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Jamaica Can Assist Region In Developing Mosquito Control Programmes

Jamaica Can Assist Region In Developing Mosquito Control Programmes
Health Minister, Dr the Hon. Christopher Tufton (left), converses with Principal of the University of the West Indies (UWI) Mona Campus in St. Andrew, Professor Archibald McDonald, following last Friday’s (March 31) launch of the Mosquito Control and Research Unit, which is based at the tertiary institution
(Media Credit: Donald Delahaye)

KINGSTON (JIS) -- Health Minister, Dr. the Hon Christopher Tufton, says Jamaica has the capacity to assist other Caribbean countries in developing effective mosquito control programmes. He noted that the country has the benefit of the intellectual resources of the Ministry and other stakeholders, such as the University of the West Indies (UWI), Pan American Health Organization (PAHO), and Jamaica Red Cross, among others. “I think that as one of the larger Caribbean territories with (this) benefit… we have an obligation to help our brothers and sisters in the region. So, whatever we do here, we should take the view that we are willing to transfer some of that knowledge and information and coordinate and collaborate within the Caribbean,” Dr. Tufton said. He noted that the UWI, as a regional institution, is ideally suited to assist in this regard. “We really ought to, not just out of (a sense of) duty, but out of our own self-interest, because of the nature of how viruses and diseases are spread,” he noted.

The Minister was speaking at Friday’s (March 31) launch of the Mosquito Control and Research Unit at the UWI’s Mona Campus in St. Andrew.

Meanwhile, Dr. Tufton continues to emphasise the importance of a coordinated and holistic stakeholder approach to arrest the transmission of vector-borne diseases under the national mosquito control campaign.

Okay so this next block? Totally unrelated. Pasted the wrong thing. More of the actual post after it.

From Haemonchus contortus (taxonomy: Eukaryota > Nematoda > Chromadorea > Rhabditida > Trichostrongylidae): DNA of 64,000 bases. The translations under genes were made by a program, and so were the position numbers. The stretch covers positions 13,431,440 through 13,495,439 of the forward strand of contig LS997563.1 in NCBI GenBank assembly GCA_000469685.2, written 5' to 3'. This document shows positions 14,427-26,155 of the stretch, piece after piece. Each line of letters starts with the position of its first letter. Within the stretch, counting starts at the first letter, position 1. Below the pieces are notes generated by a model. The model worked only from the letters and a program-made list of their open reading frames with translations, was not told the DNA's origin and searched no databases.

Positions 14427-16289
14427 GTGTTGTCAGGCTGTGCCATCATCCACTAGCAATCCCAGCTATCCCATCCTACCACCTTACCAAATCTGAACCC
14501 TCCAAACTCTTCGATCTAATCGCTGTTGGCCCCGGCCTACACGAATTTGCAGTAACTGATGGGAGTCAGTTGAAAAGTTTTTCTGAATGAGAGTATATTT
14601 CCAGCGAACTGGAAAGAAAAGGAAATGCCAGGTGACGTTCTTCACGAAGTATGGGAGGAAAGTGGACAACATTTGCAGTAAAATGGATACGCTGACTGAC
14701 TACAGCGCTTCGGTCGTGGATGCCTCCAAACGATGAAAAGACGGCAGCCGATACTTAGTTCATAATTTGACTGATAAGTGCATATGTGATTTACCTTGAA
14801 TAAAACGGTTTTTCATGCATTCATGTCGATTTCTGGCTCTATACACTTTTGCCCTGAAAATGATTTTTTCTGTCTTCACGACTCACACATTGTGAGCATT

“That approach involves a number of stakeholders, starting with our citizens and the implementation of a public education programme, and the need for us to take personal responsibility… within our personal space, the home environment and the collective community.

“(This by) looking at how and what we can do to contribute to controlling breeding sites and dealing with the potential threat that an increased (mosquito) population could lead to, as manifested in the chikungunya outbreak,” the Minister underscored.

He cited the findings of a survey conducted by the Ministry’s Vector Control Unit, which showed that approximately 70 per cent of mosquito breeding sites identified were located in and around homes.

“We cannot fight this risk if we don’t involve every single Jamaican; and every Jamaican will not feel a part of this fight if they are not informed (about the) risks and their roles and responsibilities. So it’s not just about a few of us or a few agencies… it’s about every single Jamaican… . That has to be part of the strategy, going forward,” Dr. Tufton said.

As such, he noted that part of the Mosquito Control and Research Unit’s remit will entail coordinating and assisting in the public education thrust.

The unit, which is a collaborative undertaking between the Ministry and UWI, will be based at the tertiary institution’s Mona Campus in St. Andrew.

It will be responsible for coordinating best practices in integrated vector management and research into mosquito control and eradication. It will be headed by an entomologist.

Other stakeholders include the International Centre for Environmental and Nuclear Sciences (ICENS), Jamaica Red Cross, Jamaica Defence Force (JDF) and National Youth Service (NYS).